Partnership is a civil entity – not a religious one

Resource type: News

The Irish Times | [ View Original Source (opens in new window) ]

TOMORROW IS an important day for civil rights in Ireland. TDs will vote on a vital piece of legislation, which will move our society towards a place of greater equality and fairness.

The Civil Partnership Bill will allow adults in same-sex relationships, who so choose, to have their relationships recognised by civil law, and will extend protection to same-sex couples in areas such as the couple’s shared home, succession, pensions, taxation, domestic violence, residential tenancies, next of kin, social welfare and immigration.

This is a groundbreaking move for Ireland and a major step in the right direction towards full equality for lesbian and gay couples. This is the right thing to do, and is long overdue.

Irish people have been considering the issue of legal recognition of same-sex couples and families for almost a decade, and numerous opinion polls have shown that the overwhelming majority of us (up to 84 per cent) are in favour of allowing same-sex couples to marry or form civil partnerships. The recognition of same-sex partnerships also enjoys cross-party support in both houses of the Oireachtas.

Representatives of the Roman Catholic Church, including on this page yesterday Fr Vincent Twomey, have declared themselves to be strongly opposed to the Civil Partnership Bill, because they say they believe it undermines marriage. They have also stated that the Bill is an attack on the free practice of religion. However, their fears are unfounded.

A civil partnership is a civil event, not a religious one. Nothing in the Civil Partnership Bill will change how different religions govern their own rules and regulations with regard to marriage. What will change is that civil law – the law of the land which exists for people of all religions and of none – will allow adults to have their relationships recognised.

The Catholic bishops say that public servants should be given an “opt-out” from performing a civil partnership in cases where it contravenes their religious beliefs. Such an opt-out would, however, seriously diminish the rights enjoyed by every person in this State.

Where would we draw the line between the personal religious beliefs of public servants and their responsibilities to uphold civil law and to carry out their duties?

Would a public servant be allowed to refuse to marry someone of a different religion or race? How would individuals’ rights under civil law to access divorce or contraception be affected, if these matters conflicted with the personal religious beliefs of the public servant they were dealing with?

The opt-out called for by the Catholic bishops would be a licence to discriminate, and would significantly undermine the existing equality legislation. This would set a very dangerous precedent for the curtailment of individual freedoms and rights in Ireland.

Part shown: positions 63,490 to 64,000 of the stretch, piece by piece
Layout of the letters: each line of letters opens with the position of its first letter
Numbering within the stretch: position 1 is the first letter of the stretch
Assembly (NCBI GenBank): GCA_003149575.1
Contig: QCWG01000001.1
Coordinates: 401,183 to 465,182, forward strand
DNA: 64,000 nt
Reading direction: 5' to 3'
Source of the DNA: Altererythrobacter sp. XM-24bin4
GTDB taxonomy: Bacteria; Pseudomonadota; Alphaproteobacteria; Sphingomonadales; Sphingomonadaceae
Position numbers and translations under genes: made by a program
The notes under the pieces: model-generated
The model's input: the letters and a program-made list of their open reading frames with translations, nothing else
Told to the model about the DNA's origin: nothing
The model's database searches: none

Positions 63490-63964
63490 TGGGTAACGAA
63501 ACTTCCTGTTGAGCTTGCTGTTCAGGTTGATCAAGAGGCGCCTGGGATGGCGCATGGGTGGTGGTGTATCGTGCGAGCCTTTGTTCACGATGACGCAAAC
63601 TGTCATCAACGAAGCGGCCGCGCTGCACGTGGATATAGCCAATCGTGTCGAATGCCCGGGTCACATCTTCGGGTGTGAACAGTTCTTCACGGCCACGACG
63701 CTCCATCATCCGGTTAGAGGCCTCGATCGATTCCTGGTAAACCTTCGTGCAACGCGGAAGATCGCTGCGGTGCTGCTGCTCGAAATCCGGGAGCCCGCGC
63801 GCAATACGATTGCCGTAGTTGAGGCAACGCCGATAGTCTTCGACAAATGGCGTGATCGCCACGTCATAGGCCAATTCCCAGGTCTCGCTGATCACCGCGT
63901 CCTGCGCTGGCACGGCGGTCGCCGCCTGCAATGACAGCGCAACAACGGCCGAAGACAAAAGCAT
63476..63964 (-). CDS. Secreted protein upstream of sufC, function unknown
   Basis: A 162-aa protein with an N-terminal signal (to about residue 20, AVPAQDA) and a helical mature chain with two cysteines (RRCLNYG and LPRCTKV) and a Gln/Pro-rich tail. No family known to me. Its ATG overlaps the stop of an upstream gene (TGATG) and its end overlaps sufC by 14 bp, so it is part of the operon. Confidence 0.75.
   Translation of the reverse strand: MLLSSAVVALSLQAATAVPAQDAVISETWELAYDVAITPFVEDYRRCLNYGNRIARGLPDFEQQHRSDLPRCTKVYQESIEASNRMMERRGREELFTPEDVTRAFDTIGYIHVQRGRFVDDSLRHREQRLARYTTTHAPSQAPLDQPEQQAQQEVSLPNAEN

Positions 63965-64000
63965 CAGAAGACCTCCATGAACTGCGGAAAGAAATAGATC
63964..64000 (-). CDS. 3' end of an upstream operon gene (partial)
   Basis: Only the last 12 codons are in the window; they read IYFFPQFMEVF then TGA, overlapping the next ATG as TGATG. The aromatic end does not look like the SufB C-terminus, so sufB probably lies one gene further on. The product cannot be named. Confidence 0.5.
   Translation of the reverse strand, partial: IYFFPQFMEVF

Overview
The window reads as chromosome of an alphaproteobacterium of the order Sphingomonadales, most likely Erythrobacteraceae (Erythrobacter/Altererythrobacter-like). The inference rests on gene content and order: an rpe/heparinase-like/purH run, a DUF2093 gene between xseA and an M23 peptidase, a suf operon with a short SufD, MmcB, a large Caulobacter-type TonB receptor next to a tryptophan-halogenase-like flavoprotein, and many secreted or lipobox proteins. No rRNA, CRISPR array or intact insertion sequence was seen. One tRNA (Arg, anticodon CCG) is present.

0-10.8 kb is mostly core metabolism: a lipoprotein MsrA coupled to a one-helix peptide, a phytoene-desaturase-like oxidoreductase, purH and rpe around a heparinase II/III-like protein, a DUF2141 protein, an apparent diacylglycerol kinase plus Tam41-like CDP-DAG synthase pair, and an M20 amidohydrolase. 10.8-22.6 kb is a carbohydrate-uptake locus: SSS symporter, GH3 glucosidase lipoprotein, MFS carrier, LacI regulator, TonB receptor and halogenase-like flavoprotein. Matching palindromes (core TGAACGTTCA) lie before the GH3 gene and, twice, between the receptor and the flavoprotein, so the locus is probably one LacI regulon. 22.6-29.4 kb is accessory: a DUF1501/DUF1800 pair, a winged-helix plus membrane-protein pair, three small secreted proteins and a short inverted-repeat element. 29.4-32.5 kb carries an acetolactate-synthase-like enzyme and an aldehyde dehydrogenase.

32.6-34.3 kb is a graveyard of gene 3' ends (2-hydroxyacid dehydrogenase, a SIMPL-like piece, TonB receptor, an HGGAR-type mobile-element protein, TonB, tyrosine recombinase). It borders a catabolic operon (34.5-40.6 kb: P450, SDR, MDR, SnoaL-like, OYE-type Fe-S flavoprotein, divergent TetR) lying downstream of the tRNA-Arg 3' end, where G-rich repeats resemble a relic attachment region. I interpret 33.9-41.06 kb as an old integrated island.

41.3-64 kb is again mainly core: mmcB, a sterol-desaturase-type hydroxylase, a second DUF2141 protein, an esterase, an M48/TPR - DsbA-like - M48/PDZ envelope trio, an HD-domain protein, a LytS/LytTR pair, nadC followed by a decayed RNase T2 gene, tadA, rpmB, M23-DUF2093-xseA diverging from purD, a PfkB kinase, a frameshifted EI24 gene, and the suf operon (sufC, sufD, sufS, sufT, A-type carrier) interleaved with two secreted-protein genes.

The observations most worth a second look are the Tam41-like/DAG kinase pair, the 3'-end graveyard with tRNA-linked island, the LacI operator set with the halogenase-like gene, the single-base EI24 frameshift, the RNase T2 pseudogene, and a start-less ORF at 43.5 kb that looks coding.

By the way, it is important to say that public servants’ representatives are not calling for this opt-out. Indeed, the public service unions are supportive of this civil partnership legislation and see it as a positive step forward towards equality.

In 2002 the Equality Authority called for equal access to civil marriage, and for equality in other relevant areas of family law, for same-sex couples. This remains our goal. Since then, we have repeatedly supported moves towards equality for gay and lesbian couples.

The position of the Equality Authority is that civil marriage for gay and lesbian couples is the full equality solution, but we welcome the Civil Partnership Bill as it will provide immediate legal solutions to the many urgent and pressing problems which gay and lesbian couples face in the absence of legal recognition of their relationships.

While this legislation is a major step forward, the rights of children of same-sex couples still need to be addressed. Because the proposed legislation has remained silent on the question of the children of same-sex couples, these children will continue to face questions regarding inheritance, guardianship and access, and will remain disadvantaged when compared with other children, including the stepchildren of a civil marriage.

The Equality Authority has submitted its views on this matter to the Law Reform Commission, and would hope that this will be addressed as a matter of urgency by the Oireachtas.

The recognition of same-sex partnerships enjoys cross-party support in both houses of the Oireachtas. The speeches in the second stage debates showed how far we have moved as a democratic society, in recognising diversity and promoting equality, as reflected in the opinion polls which show that the vast majority of us want to see essential fairness for same-sex couples.

When the Catholic bishops oppose the Civil Partnership Bill, the words of George Orwell on equality come to mind – all are equal, but some are more equal than others.

In opposing the Bill and in calling for an opt-out clause, the bishops are promoting discrimination in the delivery of public services to our children, brothers, sisters, aunts, uncles, relatives, friends and neighbours.

We live in a democratic republic, where issues of church and state must be independent. In these most challenging times, the principles of democracy and equality must be upheld to ensure a fair, just and caring society for all of us.